But it's primarily a story just because it seems so surprising for a person to leave a company with which he's so closely identified and then to go work for a key rival. Gross is 70 years old and very rich, so for him to simply retire and dedicate himself to charity work or hobbies would be big news but not especially surprising. But to actually decamp for a rival investment firm is weird.
It would be as if Mark Zuckerberg had quit Facebook to go work at Google. The mere fact that Gross' contract allows him to go work for a competitor so quickly is a bit odd and seems to reflect the extent to which defection was simply unthinkable.
Financial markets, meanwhile, went berserk upon the news. In pre-market trading, the price of shares in Janus lept up almost 40 percent before settling at something closer to a 35 percent increase. That represents almost $800 million in paper value that Gross' move created for his new employer — a clear sign that stock investors are expecting tons of Gross' old clients to follow him.
Why is this happening?
It's a bit unclear, which is why it's an interesting story. But the beginning of the end appears to have involved clashes between Gross and his deputy at PIMCO, Mohammed El-Erian.
Disagreement between the two led to El-Erian's departure from the firm, and a scathing profile of Gross in the Wall Street Journal in February that painted a picture of Gross as a bit of an aging mad king figure:
When Mr. Gross establishes an investment thesis, he usually doesn't appreciate dissenting views, employees and former Pimco traders say. Once, when a senior investment manager said a bond in Mr. Gross's fund appeared to be expensive, Mr. Gross responded: "OK, buy me more of it," according to a Pimco executive. The purchase was made...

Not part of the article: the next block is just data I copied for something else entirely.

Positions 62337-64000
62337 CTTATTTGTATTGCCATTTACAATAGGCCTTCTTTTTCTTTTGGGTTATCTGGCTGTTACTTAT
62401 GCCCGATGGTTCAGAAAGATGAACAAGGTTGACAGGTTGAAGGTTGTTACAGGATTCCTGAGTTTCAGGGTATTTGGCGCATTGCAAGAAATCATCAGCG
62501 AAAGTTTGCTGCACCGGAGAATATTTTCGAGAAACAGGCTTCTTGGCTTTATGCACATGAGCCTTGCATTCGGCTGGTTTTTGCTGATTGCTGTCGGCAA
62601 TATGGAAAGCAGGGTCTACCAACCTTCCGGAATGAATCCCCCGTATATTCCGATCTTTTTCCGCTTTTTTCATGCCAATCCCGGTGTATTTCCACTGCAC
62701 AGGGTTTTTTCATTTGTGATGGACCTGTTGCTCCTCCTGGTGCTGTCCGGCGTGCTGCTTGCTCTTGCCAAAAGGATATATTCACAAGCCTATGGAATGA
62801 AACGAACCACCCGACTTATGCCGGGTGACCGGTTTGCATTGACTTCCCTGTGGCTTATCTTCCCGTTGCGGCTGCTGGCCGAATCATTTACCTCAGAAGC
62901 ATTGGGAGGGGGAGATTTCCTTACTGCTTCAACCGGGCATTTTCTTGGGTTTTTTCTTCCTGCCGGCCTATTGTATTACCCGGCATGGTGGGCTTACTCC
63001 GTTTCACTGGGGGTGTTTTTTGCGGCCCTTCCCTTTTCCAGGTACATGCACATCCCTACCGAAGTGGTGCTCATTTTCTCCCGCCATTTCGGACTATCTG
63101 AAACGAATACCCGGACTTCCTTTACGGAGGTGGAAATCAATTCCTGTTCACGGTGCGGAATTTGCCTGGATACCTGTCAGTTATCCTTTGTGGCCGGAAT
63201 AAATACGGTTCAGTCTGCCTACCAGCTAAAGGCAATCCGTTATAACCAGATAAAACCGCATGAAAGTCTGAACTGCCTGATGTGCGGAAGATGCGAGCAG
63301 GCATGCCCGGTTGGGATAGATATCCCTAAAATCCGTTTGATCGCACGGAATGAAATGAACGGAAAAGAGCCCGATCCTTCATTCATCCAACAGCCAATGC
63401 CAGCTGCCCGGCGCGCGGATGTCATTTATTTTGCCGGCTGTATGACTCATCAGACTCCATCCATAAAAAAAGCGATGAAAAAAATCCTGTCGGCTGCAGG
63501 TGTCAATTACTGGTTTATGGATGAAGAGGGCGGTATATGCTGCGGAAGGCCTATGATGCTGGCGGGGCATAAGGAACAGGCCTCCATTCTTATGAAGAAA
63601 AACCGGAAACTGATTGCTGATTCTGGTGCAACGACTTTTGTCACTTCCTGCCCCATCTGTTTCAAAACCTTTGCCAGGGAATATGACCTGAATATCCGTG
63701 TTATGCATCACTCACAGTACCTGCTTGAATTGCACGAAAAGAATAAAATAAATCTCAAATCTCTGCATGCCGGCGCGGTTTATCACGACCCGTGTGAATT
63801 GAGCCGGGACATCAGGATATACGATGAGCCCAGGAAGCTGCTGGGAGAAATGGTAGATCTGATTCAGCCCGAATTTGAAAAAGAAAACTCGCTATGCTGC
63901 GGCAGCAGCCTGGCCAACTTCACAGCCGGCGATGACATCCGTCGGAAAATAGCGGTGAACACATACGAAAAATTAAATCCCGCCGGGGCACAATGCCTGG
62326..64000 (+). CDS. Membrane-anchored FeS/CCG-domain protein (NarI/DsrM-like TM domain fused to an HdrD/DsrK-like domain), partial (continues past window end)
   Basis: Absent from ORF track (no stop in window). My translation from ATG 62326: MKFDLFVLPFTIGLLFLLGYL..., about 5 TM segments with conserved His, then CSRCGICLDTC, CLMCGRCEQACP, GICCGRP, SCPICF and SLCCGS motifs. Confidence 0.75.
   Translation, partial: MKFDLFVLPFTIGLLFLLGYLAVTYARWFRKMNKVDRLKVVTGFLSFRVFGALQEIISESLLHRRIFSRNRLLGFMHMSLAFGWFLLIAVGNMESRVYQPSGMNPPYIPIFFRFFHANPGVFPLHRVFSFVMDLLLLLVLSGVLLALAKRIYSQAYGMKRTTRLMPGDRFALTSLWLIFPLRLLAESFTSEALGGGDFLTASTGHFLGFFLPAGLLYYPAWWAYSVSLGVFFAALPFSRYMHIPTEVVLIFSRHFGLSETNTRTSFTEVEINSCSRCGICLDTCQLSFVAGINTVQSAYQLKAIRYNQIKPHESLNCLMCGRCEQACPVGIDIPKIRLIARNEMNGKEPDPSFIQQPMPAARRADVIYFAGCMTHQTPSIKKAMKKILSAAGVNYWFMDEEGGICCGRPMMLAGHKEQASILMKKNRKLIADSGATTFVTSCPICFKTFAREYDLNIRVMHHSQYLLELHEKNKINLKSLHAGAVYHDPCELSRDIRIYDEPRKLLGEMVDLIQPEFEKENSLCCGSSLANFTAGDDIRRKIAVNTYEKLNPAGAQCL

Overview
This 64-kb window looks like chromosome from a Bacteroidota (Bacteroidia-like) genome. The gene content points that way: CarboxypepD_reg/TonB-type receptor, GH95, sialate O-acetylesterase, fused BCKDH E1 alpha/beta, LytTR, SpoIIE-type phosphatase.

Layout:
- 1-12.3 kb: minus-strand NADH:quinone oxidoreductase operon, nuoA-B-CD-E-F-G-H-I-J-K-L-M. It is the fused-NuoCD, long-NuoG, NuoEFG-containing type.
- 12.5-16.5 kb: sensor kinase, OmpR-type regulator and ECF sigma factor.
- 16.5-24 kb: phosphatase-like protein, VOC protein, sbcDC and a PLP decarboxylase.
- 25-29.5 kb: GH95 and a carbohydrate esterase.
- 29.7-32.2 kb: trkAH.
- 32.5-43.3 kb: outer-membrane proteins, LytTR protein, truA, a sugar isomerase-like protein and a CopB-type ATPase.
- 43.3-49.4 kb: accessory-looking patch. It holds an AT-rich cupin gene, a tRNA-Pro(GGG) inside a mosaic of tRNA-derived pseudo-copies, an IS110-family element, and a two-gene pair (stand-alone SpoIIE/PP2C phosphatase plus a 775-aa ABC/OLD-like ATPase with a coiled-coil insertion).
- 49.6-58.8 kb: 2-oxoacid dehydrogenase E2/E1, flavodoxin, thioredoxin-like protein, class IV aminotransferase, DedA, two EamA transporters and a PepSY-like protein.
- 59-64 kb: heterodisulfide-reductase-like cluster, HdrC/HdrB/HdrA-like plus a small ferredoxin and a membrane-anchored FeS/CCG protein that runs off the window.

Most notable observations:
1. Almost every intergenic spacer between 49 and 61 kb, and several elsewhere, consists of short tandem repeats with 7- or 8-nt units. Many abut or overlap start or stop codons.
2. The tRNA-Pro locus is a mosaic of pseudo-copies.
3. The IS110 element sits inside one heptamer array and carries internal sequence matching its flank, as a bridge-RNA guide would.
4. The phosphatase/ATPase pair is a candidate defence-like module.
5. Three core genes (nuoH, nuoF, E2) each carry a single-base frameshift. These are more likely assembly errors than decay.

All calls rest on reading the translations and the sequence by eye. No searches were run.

Mr. Gross said in a recent interview that he would be stepping back from some investment duties, but others at the firm are skeptical he will give up any control.
"I'm ready to go for another 40 years!" Mr. Gross posted on Twitter after Mr. El-Erian's departure.
The clashes clearly reflected some problems for Gross, but the fact that El-Erian left and Gross did not appeared to indicate that Gross had the confidence of his bosses at Allianz. Today, that appears not to have been the case.
Earlier this week we learned that PIMCO was the subject of an SEC investigation into whether the company had been juicing the returns of some of its funds with dodgy accounting. And this morning, CNBC's David Faber reported that Gross was going to be fired imminently over his "erratic behavior." Rather than accepting a quiet retirement, Gross decided to go down fighting — jumping ship to a rival company and perhaps embarrassing his old bosses.
In the short-term, this looks like a big win for Gross. Janus' shares are way up while Allianz's are slumping. Despite recent setbacks, Gross and his letters still have a strong following and markets are anticipating that he'll be able to take his clients with him. That said, details of Gross' deal with Janus are not yet known and the still-outstanding SEC investigation leaves an obvious cloud over the whole thing.
What seems most predictable is that PIMCO's status as a large, independently managed subsidiary of a German financial services firm is going to come to an end. There is more to PIMCO than Gross himself and long has been. But the Bill Gross brand is irreplaceable. With him gone, the bosses in Germany will almost certainly — and rightfully — seek to integrate the company and its remaining clients more closely into its larger business. Independence was part of the terms of the acquisition, and part of the price paid to keep Gross running the show. With Gross gone, that's all obsolete and it's not clear whether PIMCO will survive at all as an independent brand.